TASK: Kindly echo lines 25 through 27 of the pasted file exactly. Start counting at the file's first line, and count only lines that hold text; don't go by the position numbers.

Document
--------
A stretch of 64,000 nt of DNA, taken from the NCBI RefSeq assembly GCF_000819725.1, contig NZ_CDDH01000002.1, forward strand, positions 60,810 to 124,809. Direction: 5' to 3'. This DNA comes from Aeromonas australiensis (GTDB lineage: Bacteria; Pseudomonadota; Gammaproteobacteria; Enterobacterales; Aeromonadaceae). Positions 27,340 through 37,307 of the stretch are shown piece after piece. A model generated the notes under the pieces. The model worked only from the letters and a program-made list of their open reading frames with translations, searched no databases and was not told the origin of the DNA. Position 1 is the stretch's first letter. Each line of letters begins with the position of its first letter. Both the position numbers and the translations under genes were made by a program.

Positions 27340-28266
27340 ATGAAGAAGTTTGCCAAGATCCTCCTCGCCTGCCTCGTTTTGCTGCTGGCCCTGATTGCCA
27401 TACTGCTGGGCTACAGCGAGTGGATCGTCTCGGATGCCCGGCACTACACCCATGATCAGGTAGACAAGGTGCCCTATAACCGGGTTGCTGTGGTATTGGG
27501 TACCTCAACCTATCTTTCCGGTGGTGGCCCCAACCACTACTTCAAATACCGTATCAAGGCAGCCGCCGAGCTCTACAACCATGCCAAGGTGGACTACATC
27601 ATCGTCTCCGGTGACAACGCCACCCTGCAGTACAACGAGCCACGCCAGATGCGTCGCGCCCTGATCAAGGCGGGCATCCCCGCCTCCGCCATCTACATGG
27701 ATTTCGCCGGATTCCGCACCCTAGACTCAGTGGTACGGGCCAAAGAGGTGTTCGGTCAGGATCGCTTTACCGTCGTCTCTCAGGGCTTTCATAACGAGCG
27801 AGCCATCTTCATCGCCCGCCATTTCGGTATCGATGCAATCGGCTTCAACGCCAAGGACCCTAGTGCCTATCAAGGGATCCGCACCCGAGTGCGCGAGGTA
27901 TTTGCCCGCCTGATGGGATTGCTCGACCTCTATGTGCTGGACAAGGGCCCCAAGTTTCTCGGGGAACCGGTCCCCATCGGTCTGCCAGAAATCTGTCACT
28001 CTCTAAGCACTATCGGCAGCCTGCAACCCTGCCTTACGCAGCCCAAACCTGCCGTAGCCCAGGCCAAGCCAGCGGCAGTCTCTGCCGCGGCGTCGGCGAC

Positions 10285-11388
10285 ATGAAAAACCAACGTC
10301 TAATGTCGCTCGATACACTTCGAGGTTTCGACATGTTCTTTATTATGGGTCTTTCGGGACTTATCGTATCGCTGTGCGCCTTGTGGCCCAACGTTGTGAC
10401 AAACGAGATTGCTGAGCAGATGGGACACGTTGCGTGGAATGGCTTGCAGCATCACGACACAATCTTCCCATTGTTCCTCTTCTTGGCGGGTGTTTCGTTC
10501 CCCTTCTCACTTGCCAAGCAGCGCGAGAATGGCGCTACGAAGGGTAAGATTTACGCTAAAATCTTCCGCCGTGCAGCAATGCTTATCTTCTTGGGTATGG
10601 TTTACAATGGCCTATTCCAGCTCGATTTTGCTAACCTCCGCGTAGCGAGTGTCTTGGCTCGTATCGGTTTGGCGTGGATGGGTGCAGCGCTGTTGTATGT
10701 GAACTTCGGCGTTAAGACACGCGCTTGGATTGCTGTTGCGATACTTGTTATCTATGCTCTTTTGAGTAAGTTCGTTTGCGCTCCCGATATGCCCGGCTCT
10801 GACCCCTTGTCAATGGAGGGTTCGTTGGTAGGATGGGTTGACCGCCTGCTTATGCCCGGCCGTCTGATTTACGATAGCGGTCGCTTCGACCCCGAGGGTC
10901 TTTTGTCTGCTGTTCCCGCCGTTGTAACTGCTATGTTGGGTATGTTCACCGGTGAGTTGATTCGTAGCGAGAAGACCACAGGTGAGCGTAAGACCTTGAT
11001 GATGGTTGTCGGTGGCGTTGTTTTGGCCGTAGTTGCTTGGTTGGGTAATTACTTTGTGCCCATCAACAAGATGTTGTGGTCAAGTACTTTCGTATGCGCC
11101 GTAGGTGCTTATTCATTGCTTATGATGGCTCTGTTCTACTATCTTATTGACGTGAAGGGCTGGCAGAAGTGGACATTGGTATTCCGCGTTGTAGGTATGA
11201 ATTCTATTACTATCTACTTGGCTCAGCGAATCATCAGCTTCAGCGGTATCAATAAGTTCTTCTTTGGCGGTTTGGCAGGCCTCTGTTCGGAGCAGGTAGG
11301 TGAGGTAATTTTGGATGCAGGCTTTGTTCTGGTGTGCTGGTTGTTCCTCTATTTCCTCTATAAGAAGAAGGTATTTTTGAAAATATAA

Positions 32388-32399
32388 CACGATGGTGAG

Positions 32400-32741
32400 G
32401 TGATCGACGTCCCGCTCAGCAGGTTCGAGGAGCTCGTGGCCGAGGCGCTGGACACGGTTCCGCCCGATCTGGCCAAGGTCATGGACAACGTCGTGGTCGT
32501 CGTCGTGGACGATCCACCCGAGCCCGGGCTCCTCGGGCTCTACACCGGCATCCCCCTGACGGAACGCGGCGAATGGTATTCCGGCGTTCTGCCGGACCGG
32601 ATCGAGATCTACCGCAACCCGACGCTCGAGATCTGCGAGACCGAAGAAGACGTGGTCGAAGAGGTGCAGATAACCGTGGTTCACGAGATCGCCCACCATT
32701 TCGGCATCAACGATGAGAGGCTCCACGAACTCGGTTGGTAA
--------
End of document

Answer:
32388 CACGATGGTGAG

Positions 32400-32741
32400 G